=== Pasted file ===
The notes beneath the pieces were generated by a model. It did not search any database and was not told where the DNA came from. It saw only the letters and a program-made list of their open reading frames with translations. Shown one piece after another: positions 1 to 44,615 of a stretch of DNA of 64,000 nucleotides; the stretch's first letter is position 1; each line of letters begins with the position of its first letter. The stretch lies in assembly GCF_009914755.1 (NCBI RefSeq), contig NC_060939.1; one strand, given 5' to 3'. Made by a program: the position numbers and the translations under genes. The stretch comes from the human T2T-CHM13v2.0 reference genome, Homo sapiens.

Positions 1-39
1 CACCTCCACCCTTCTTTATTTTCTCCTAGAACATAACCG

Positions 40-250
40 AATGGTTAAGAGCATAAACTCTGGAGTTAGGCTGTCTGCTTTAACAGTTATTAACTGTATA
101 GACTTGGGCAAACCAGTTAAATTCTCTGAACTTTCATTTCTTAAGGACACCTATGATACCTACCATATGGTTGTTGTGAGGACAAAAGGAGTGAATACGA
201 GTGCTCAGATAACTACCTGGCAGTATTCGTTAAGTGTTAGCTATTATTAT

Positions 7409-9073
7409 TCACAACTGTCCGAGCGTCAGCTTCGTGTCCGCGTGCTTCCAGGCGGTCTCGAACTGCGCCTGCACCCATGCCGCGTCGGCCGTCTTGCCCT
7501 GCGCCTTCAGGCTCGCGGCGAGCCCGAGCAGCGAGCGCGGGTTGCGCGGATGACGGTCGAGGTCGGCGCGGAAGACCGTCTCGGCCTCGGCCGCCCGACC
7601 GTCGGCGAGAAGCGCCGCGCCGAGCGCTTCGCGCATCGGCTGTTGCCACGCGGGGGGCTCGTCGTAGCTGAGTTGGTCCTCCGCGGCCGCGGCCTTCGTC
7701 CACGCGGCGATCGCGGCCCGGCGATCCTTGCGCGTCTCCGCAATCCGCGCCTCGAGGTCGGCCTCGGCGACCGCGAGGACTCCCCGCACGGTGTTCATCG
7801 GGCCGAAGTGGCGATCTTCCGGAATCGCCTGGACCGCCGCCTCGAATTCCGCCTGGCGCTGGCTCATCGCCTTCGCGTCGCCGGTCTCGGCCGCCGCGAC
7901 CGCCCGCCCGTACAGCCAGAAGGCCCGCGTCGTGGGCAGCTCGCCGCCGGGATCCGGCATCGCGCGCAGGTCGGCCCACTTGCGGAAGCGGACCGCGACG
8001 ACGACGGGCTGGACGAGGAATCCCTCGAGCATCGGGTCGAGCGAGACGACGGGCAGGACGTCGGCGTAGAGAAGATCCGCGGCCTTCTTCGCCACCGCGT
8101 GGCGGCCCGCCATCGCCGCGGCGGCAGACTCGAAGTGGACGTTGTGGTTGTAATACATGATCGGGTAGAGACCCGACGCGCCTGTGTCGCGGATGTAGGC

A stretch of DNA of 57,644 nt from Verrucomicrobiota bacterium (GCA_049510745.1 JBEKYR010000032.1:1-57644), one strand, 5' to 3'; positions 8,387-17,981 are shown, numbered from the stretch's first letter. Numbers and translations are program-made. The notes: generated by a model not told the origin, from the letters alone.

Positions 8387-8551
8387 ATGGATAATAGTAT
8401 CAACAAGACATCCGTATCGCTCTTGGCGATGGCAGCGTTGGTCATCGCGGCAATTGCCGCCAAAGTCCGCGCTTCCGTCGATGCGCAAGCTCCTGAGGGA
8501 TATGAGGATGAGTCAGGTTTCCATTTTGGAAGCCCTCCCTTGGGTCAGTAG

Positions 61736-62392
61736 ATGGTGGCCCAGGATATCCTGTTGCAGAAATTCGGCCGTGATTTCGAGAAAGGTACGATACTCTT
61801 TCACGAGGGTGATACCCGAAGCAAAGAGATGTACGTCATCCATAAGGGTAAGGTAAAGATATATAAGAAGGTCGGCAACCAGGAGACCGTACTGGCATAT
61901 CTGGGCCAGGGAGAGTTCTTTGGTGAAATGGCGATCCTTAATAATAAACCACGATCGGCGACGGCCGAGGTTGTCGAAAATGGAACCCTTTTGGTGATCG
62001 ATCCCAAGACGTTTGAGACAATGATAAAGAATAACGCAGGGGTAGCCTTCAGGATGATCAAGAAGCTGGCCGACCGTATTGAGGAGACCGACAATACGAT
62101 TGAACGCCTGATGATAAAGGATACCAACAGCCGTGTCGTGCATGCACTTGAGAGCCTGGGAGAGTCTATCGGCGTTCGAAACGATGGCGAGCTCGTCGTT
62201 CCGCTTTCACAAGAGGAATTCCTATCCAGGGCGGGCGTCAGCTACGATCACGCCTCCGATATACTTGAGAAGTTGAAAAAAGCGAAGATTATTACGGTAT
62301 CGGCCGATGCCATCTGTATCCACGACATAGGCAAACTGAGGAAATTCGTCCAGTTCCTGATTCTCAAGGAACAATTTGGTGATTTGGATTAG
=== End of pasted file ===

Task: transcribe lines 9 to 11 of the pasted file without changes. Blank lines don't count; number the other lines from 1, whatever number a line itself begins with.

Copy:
7409 TCACAACTGTCCGAGCGTCAGCTTCGTGTCCGCGTGCTTCCAGGCGGTCTCGAACTGCGCCTGCACCCATGCCGCGTCGGCCGTCTTGCCCT
7501 GCGCCTTCAGGCTCGCGGCGAGCCCGAGCAGCGAGCGCGGGTTGCGCGGATGACGGTCGAGGTCGGCGCGGAAGACCGTCTCGGCCTCGGCCGCCCGACC
7601 GTCGGCGAGAAGCGCCGCGCCGAGCGCTTCGCGCATCGGCTGTTGCCACGCGGGGGGCTCGTCGTAGCTGAGTTGGTCCTCCGCGGCCGCGGCCTTCGTC